Health Fitness

Crohn’s Superfood – Tuna

In the realm of Crohn’s nutrition, there are these specific examples that pretty much define the goals of the Crohn’s diet, which are to decrease pain and use of the bathroom. So you can eat as much of these foods, called superfoods, as you want, thanks to their high density of nutrients that give energy to the host, improve both digestive and general health to reduce the symptoms of Crohn’s disease and, in general, They make you feel “good”. ,” physically, which, in turn, will improve emotional health, creating an overall healthier and happier person.

Also, the low residue or low texture density, which basically means softer foods like steamed or liquid vegetables rather than stringy raw vegetables or nuts, of these superfoods leads to slower digestion which is generally healthy but also discourage flare-ups and/or not worsen current flare-ups and decrease bathroom use, a critical issue when it comes to normal social life.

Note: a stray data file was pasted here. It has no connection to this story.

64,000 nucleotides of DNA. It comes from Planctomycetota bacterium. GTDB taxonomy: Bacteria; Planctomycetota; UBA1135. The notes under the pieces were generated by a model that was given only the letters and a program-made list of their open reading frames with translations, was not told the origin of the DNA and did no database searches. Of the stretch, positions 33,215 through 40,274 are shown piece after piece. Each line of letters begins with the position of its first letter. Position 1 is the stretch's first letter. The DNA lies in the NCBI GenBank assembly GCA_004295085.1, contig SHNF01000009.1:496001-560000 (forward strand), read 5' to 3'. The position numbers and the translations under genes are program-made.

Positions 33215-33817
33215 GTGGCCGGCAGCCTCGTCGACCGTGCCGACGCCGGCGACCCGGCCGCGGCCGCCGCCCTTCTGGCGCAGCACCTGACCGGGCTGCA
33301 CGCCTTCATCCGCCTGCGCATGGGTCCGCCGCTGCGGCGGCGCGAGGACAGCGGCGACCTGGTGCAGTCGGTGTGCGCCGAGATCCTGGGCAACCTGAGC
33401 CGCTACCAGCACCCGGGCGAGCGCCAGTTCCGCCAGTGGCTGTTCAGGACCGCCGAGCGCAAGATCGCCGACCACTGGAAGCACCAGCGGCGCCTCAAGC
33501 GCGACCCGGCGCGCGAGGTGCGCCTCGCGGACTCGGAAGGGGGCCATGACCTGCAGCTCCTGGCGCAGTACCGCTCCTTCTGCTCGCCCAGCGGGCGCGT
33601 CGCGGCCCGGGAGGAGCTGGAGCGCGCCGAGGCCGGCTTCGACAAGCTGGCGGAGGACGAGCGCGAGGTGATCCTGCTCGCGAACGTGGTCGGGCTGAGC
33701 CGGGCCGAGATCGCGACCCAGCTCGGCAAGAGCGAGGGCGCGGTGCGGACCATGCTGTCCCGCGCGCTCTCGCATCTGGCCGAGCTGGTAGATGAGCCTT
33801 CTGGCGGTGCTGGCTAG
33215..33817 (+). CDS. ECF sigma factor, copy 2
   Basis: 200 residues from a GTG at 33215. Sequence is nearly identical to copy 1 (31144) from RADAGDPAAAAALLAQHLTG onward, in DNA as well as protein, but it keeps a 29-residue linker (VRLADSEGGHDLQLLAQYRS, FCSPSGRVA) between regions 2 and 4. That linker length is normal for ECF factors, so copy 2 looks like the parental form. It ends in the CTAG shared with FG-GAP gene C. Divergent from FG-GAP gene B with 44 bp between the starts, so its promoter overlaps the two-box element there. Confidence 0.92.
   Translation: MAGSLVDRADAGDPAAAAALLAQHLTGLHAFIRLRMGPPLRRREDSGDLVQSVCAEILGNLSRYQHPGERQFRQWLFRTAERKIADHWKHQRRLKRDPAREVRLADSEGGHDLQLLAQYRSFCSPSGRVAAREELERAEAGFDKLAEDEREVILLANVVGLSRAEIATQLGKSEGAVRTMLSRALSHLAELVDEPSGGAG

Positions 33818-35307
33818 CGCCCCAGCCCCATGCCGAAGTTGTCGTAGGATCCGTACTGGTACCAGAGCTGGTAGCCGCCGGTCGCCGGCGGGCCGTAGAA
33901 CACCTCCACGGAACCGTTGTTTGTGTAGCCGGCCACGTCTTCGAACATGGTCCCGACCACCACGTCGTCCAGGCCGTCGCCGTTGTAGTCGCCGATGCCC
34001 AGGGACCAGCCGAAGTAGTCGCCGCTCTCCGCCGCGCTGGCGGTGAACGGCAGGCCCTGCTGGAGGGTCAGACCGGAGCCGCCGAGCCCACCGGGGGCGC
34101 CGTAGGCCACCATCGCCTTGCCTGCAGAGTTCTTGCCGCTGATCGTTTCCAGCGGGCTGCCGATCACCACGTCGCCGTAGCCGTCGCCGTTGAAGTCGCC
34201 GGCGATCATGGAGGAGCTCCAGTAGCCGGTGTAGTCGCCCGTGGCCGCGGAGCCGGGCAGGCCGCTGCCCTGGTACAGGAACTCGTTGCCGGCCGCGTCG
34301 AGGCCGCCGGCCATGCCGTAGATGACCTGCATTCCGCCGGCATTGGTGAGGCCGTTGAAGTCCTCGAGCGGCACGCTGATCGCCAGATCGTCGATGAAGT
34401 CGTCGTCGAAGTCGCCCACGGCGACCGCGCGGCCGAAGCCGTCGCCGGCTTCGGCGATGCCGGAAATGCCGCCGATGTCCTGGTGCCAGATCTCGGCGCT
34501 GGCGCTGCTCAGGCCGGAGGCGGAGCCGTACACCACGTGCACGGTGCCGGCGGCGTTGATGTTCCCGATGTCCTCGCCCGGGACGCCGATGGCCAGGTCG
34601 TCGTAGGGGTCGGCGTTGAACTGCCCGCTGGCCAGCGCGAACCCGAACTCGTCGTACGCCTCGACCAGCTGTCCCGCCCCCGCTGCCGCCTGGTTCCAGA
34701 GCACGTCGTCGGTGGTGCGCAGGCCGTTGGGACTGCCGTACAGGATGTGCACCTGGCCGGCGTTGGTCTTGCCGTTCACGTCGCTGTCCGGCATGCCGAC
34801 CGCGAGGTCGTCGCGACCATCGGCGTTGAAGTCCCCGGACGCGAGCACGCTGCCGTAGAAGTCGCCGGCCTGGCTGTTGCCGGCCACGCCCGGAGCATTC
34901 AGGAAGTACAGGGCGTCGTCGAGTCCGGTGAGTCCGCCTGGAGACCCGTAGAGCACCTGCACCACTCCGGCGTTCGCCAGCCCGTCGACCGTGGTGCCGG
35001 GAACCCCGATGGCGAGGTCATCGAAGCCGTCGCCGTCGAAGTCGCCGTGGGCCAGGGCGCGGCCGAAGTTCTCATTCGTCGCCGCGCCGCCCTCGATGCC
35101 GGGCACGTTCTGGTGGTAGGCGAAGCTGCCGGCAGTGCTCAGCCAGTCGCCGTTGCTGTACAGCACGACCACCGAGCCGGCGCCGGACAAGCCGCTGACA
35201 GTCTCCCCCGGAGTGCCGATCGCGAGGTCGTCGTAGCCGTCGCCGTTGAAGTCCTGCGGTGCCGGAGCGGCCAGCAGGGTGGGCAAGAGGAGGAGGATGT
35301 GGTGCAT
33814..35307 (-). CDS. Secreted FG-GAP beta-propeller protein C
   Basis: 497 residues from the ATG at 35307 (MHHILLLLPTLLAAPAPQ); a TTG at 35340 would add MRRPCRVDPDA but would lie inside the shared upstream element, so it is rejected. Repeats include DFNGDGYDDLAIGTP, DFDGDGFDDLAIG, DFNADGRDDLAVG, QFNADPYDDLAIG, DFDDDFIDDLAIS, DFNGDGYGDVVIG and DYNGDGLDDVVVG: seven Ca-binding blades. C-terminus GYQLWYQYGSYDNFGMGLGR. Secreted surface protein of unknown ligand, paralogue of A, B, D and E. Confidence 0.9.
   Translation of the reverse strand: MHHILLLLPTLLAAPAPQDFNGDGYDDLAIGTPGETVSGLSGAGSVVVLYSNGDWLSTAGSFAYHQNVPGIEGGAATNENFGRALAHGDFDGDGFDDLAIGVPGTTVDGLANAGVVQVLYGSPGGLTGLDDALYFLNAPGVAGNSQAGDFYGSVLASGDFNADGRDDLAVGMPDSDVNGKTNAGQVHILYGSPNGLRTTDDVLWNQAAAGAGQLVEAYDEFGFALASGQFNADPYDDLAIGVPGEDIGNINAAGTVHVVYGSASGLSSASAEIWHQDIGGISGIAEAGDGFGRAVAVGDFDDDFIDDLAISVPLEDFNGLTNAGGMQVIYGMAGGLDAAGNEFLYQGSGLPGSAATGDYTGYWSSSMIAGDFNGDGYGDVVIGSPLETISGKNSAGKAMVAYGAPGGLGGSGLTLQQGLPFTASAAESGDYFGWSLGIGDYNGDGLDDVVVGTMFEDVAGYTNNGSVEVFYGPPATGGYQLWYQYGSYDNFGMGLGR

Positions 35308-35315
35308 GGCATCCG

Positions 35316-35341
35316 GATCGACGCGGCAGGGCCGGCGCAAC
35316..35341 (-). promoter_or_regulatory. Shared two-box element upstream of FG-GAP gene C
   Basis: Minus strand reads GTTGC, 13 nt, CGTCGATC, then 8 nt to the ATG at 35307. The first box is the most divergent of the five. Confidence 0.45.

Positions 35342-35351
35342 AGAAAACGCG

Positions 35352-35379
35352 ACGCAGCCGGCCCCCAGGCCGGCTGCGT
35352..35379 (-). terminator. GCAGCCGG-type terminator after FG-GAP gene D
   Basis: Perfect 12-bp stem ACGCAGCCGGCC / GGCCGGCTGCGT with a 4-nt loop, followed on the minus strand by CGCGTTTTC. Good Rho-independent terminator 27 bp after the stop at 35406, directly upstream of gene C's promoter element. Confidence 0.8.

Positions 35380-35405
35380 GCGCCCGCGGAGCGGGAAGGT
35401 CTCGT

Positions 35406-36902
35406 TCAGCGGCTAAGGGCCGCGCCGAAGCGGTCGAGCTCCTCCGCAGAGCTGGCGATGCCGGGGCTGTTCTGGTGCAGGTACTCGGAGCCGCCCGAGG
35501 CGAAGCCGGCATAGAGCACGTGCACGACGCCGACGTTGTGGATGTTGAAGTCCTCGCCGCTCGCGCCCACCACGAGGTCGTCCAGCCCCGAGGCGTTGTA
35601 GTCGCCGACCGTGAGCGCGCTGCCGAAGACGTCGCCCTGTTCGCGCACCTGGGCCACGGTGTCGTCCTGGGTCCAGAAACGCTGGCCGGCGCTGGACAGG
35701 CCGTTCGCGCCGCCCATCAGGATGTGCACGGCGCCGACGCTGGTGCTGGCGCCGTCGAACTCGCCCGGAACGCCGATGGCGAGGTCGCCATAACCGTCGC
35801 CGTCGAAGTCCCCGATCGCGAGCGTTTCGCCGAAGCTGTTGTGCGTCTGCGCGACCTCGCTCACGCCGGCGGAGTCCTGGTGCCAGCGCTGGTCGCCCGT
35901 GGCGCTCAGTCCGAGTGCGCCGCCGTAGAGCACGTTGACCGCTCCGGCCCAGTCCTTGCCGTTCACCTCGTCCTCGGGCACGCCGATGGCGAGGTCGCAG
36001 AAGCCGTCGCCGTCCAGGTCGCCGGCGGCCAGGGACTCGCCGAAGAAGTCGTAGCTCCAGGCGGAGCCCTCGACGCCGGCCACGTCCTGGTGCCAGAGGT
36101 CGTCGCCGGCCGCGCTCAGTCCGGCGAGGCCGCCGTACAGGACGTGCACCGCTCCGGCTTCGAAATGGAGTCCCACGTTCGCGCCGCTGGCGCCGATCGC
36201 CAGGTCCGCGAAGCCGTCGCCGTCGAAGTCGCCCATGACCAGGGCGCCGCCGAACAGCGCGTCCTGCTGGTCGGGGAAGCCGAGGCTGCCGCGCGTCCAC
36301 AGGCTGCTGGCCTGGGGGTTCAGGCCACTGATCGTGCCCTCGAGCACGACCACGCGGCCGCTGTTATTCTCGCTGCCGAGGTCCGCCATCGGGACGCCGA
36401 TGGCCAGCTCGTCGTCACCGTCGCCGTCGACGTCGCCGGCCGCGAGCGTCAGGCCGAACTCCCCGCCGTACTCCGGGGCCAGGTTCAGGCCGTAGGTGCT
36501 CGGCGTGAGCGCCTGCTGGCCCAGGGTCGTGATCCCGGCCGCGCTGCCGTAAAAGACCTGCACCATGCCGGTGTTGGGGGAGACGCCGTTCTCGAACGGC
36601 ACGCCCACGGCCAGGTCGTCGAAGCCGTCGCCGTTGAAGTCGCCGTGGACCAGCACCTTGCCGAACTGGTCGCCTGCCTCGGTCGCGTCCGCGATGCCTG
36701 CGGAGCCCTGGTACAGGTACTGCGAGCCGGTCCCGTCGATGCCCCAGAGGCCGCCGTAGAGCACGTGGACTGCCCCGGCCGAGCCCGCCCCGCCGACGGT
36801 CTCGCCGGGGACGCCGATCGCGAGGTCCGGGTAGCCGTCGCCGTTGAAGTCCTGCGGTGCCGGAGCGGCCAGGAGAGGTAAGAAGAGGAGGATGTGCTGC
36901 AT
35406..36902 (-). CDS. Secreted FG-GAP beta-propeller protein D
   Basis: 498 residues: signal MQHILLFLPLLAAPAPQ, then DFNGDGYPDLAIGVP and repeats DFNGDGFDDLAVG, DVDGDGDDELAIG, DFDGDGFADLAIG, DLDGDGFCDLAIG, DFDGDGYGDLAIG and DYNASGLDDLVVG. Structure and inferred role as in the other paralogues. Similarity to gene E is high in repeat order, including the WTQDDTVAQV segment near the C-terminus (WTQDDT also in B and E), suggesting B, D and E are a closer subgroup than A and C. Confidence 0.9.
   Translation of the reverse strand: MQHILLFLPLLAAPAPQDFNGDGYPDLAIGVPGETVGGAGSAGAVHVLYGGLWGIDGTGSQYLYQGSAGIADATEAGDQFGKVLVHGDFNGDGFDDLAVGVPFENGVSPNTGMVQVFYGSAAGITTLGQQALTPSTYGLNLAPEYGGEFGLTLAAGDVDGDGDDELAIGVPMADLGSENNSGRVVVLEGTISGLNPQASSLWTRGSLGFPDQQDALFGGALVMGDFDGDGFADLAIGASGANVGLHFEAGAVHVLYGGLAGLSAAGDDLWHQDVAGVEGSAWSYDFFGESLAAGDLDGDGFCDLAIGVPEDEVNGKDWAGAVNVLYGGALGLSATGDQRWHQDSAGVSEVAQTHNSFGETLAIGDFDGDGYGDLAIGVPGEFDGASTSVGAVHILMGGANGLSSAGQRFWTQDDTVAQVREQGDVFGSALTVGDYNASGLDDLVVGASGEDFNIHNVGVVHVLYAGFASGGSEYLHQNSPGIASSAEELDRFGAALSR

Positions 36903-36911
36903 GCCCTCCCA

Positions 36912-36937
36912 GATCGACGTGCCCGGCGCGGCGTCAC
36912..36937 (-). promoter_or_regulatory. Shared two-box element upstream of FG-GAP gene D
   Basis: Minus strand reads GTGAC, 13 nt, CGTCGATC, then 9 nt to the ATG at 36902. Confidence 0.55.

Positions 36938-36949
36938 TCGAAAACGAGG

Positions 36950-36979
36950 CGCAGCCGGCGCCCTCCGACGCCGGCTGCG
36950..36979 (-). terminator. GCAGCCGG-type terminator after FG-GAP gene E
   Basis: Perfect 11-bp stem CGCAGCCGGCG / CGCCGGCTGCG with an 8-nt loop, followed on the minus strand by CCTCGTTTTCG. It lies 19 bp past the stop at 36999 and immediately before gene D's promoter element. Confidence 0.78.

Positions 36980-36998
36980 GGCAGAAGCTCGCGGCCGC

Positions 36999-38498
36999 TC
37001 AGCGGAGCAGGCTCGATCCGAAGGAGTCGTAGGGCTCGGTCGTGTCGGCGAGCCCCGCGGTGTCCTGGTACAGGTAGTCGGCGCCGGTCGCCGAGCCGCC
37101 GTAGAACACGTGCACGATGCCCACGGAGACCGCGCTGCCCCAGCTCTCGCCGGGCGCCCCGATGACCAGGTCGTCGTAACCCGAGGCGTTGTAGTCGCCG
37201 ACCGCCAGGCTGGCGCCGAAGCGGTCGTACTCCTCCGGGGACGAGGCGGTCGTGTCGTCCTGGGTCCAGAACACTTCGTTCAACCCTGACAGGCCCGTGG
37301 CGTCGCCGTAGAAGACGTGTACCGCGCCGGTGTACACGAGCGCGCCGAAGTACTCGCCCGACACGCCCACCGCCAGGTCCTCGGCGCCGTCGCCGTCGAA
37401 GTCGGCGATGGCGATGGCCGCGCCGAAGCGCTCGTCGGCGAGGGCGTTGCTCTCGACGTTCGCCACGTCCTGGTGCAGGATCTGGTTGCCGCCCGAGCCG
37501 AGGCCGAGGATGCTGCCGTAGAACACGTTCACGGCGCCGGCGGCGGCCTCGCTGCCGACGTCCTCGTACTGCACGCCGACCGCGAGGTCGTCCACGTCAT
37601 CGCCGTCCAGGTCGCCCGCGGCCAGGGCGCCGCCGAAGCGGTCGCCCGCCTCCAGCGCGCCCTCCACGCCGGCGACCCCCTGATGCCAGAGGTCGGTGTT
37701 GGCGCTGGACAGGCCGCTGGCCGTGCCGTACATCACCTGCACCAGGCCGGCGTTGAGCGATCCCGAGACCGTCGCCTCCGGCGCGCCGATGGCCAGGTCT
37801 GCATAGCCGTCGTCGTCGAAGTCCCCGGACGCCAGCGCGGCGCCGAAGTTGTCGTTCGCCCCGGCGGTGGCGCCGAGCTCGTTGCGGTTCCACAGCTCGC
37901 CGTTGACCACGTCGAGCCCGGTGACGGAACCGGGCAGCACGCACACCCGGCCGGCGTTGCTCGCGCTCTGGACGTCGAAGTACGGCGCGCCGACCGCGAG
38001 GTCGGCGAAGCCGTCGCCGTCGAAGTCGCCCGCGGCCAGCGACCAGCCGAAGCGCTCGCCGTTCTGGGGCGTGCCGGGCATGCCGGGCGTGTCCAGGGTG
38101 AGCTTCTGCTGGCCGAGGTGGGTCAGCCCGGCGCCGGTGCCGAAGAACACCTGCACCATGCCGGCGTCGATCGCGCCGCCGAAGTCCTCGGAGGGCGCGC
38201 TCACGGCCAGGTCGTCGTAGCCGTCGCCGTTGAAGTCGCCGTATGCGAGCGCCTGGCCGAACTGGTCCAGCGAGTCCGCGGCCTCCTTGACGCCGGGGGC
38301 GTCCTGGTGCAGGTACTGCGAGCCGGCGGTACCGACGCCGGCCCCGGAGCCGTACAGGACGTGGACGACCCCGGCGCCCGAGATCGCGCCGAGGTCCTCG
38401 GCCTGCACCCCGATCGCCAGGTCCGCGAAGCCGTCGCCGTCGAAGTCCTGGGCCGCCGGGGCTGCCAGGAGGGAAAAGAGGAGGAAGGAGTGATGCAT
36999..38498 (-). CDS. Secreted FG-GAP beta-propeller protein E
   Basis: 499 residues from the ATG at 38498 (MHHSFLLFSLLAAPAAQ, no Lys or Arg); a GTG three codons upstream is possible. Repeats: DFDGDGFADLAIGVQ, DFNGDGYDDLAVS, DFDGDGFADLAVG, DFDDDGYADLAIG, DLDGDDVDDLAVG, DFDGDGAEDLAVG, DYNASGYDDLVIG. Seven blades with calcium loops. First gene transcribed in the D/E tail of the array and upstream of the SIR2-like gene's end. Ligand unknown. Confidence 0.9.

The prime example of superfoods for the Crohn’s disease diet is protein tuna. Tuna comes whole or canned, although traditionally whole is best, as there may be processed oils or flavors in canned tuna, which is generally a bad thing. The processed contents contain simple sugars. These sugars feed the bad bacteria in the gut to the point that they cause excessive bread and toilet use.

From a different perspective than Crohn’s nutrition, tuna is rich in vitamin D and high in protein, which gives energy and builds muscle. In reality, people with Crohn’s disease are always looking for protein, as most protein isn’t too lean, is acidic, or may contain processed content, not to mention possible fiber. Other benefits include omega three fatty acids, which is a health benefit for multiple reasons, including heart health and arthritis.

Protein is the best thing on the Crohn’s diet because it comes with all the benefits that come with carbohydrates, only in a healthier way. The reason carbs are so craved, aside from the fact that the overwhelming amount of bad bacteria in your gut can crave them, which makes their host in turn crave those simple sugar-rich carbs, is that they give off energy. Although carbohydrates give energy quickly, protein gives it slowly. However, when eaten correctly, protein can give you more energy, although it may come a little later and will last longer.

Note that there is mercury in tuna, so eat it sparingly and never raw, like in sushi.

Leave a Reply

Your email address will not be published. Required fields are marked *